Fire fighters who had responded on the first and third alarms were then ordered to conduct search-and-rescue operations for Victims 1 and 2 and the homeless people. During these efforts, four more fire fighters became lost. Two fire fighters (Victims 3 and 4) became disoriented and could not locate their way out of the building. At 1910 hours, one of the fire fighters radioed Command that they needed help finding their way out and that they were running out of air. Four minutes later he radioed again for help. Two other fire fighters (victims 5 and 6) did not make initial contact with command nor anyone at the scene, and were not seen entering the building. However, according to the Central Dispatch transcripts, they may have joined Victims 3 and 4 on the fifth floor. At 1924 hours, IC#2 called for a head count and determined that six fire fighters were now missing. At 1949 hours, the crew from Engine 8 radioed that they were on the fourth floor and that the structural integrity of the building had been compromised. At 1952 hours, a member from the Fire Investigations Unit reported to the Chief that heavy fire had just vented through the roof on the C side. At 2000 hours, Interior Command ordered all companies out of the building, and a series of short horn blasts were sounded to signal the evacuation. Fire fighting operations changed from an offensive attack, including search and rescue, to a defensive attack with the use of heavy-stream appliances. After the fire had been knocked down, search-and-recovery operations commenced until recall of the box alarm 8 days later on December 11, 1999, at 2227 hours, when all six fire fighters’ bodies had been recovered. NIOSH investigators concluded that, to minimize the risk of similar occurrences, fire departments should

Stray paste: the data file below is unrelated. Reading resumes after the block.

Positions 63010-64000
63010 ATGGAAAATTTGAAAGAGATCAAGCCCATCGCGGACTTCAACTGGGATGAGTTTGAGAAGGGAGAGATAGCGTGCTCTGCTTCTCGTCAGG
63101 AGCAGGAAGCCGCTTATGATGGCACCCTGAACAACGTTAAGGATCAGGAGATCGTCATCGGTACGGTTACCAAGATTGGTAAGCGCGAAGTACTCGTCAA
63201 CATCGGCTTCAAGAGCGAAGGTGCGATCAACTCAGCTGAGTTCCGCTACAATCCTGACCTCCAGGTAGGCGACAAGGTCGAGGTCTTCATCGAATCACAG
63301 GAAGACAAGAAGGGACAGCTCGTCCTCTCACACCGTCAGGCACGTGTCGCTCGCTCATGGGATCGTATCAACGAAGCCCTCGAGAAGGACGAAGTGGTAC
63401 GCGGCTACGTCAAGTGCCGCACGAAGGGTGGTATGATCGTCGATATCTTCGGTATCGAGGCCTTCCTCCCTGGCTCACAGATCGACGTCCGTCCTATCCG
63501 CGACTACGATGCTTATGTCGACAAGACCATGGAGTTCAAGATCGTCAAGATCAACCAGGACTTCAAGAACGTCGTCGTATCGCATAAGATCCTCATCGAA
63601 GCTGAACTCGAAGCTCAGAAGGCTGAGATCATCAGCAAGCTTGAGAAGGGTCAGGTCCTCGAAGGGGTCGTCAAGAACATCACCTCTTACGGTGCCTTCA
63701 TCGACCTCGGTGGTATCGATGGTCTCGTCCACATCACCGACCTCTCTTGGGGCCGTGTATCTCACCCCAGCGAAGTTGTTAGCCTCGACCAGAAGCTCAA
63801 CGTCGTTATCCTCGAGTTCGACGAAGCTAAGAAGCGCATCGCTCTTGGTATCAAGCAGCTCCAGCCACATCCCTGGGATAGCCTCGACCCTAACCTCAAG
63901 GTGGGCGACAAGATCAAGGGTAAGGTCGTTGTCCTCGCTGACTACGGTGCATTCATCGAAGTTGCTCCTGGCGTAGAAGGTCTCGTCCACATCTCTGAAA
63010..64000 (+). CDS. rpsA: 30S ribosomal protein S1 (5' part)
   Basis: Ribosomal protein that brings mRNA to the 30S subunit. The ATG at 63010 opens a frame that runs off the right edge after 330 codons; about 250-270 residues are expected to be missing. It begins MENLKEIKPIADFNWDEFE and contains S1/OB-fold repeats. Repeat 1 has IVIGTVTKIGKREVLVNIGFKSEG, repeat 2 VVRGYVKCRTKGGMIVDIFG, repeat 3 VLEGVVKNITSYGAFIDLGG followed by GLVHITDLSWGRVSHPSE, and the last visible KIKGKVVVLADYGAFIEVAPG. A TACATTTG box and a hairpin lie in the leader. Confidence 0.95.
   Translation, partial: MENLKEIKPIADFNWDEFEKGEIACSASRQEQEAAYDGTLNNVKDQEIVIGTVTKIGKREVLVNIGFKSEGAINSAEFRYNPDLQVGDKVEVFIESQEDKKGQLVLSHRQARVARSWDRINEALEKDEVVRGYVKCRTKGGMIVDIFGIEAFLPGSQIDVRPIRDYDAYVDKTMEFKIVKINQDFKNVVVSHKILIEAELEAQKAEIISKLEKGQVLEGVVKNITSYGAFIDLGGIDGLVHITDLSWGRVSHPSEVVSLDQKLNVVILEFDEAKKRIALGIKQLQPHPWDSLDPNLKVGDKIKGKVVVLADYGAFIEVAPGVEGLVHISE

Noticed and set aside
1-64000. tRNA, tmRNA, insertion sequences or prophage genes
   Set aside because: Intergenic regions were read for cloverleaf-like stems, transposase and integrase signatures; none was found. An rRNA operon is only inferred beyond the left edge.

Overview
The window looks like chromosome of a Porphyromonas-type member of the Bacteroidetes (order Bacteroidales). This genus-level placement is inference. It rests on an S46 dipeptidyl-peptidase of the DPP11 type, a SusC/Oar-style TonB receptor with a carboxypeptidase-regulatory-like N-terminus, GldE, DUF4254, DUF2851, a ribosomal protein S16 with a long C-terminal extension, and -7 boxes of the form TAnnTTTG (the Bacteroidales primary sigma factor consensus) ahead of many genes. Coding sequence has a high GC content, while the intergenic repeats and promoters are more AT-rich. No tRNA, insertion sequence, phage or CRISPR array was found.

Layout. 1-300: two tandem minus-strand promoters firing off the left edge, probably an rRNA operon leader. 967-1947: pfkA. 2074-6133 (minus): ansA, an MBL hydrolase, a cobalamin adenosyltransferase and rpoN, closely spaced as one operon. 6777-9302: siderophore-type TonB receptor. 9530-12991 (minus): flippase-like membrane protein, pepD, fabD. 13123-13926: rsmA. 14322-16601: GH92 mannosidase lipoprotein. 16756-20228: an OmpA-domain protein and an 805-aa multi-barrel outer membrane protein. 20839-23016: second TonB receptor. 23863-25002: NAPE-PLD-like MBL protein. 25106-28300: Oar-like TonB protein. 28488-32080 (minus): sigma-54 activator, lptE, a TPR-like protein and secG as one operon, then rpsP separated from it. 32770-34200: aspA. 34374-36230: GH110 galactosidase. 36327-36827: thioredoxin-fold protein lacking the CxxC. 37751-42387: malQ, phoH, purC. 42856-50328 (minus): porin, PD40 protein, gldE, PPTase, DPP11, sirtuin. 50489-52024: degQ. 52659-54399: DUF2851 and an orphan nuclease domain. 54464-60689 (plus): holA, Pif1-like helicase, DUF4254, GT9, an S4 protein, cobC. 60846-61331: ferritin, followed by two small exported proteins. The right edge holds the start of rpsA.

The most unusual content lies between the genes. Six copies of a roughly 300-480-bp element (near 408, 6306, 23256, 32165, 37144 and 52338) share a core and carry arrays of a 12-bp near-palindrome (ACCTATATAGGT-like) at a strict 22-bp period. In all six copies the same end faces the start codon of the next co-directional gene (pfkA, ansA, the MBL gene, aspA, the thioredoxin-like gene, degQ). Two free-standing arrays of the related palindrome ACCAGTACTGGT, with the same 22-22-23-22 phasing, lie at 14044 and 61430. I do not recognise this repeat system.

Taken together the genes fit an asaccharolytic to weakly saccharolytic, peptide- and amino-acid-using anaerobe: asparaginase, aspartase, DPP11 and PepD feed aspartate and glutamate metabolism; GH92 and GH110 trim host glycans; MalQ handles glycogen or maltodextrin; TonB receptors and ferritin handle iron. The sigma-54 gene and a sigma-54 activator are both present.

• ensure that inspections of vacant buildings and pre-fire planning are conducted which cover all potential hazards, structural building materials (type and age), and renovations that may be encountered during a fire, so that the Incident Commander will have the necessary structural information to make informed decisions and implement an appropriate plan of attack

  • ensure that the incident command system is fully implemented at the fire scene

  • ensure that a separate Incident Safety Officer, independent from the Incident Commander, is appointed when activities, size of fire, or need occurs, such as during multiple alarm fires, or responds automatically to pre-designated fires

  • ensure that standard operating procedures (SOPs) and equipment are adequate and sufficient to support the volume of radio traffic at multiple-alarm fires

  • ensure that Incident Command always maintains close accountability for all personnel at the fire scene

  •  use guide ropes/tag lines securely attached to permanent objects at entry portals and place high-intensity floodlights at entry portals to assist lost or disoriented fire fighters in emergency escape

  • ensure that a Rapid Intervention Team is established and in position upon their arrival at the fire scene

  • implement an overall health and safety program such as the one recommended in NFPA 1500, Standard on Fire Department Occupational Safety and Health Program

  • consider using a marking system when conducting searches

  • identify dangerous vacant buildings by affixing warning placards to entrance doorways or other openings where fire fighters may enter

  • ensure that officers enforce and fire fighters follow the mandatory mask rule per administrative guidelines established by the department

  • explore the use of thermal imaging cameras to locate lost or downed fire fighters and civilians in fire environments

 

 

worc six

 

@rusnivek